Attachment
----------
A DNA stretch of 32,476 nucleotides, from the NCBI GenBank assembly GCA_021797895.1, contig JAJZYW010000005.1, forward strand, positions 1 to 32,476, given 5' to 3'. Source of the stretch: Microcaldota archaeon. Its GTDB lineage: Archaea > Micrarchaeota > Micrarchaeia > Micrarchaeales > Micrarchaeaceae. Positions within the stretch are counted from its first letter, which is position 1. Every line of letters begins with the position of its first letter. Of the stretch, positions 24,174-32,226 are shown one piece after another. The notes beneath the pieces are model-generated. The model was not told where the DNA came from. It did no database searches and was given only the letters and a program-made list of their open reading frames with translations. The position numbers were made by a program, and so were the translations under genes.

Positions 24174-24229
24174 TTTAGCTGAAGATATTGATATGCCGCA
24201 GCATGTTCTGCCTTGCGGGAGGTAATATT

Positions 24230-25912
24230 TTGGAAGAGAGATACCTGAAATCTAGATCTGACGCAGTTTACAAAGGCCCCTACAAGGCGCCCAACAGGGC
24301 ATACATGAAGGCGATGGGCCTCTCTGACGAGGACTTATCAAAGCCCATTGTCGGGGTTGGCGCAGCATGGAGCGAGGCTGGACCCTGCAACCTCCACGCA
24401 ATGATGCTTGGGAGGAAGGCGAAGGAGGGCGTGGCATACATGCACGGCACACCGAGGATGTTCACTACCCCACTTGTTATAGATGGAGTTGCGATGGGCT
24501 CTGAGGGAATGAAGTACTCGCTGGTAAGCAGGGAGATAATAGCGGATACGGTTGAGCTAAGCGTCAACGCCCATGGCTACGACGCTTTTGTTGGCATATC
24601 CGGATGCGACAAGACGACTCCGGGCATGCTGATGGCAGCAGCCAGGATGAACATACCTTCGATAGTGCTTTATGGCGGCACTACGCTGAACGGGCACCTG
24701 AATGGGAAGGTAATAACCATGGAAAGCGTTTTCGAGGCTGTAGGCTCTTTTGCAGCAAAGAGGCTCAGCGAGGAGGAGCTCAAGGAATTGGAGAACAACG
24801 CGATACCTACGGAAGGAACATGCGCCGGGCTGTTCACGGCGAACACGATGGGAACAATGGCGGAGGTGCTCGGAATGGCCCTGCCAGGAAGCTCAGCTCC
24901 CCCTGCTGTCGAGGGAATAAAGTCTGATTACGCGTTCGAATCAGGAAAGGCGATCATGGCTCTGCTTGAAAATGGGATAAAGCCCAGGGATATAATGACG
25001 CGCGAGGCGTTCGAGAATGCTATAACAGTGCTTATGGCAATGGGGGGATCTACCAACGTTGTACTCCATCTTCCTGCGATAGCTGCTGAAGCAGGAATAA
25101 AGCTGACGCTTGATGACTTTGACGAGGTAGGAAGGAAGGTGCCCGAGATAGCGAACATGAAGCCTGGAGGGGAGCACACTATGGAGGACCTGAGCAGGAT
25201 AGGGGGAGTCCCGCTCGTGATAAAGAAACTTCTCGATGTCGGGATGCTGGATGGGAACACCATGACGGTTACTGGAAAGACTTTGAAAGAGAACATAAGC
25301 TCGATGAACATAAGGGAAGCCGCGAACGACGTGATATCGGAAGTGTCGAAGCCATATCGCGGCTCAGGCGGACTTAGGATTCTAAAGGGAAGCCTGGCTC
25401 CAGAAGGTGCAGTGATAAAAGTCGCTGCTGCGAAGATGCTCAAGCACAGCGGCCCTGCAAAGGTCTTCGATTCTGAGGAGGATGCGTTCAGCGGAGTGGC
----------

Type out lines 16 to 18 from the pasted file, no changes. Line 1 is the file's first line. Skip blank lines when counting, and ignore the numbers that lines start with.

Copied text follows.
25201 AGGGGGAGTCCCGCTCGTGATAAAGAAACTTCTCGATGTCGGGATGCTGGATGGGAACACCATGACGGTTACTGGAAAGACTTTGAAAGAGAACATAAGC
25301 TCGATGAACATAAGGGAAGCCGCGAACGACGTGATATCGGAAGTGTCGAAGCCATATCGCGGCTCAGGCGGACTTAGGATTCTAAAGGGAAGCCTGGCTC
25401 CAGAAGGTGCAGTGATAAAAGTCGCTGCTGCGAAGATGCTCAAGCACAGCGGCCCTGCAAAGGTCTTCGATTCTGAGGAGGATGCGTTCAGCGGAGTGGC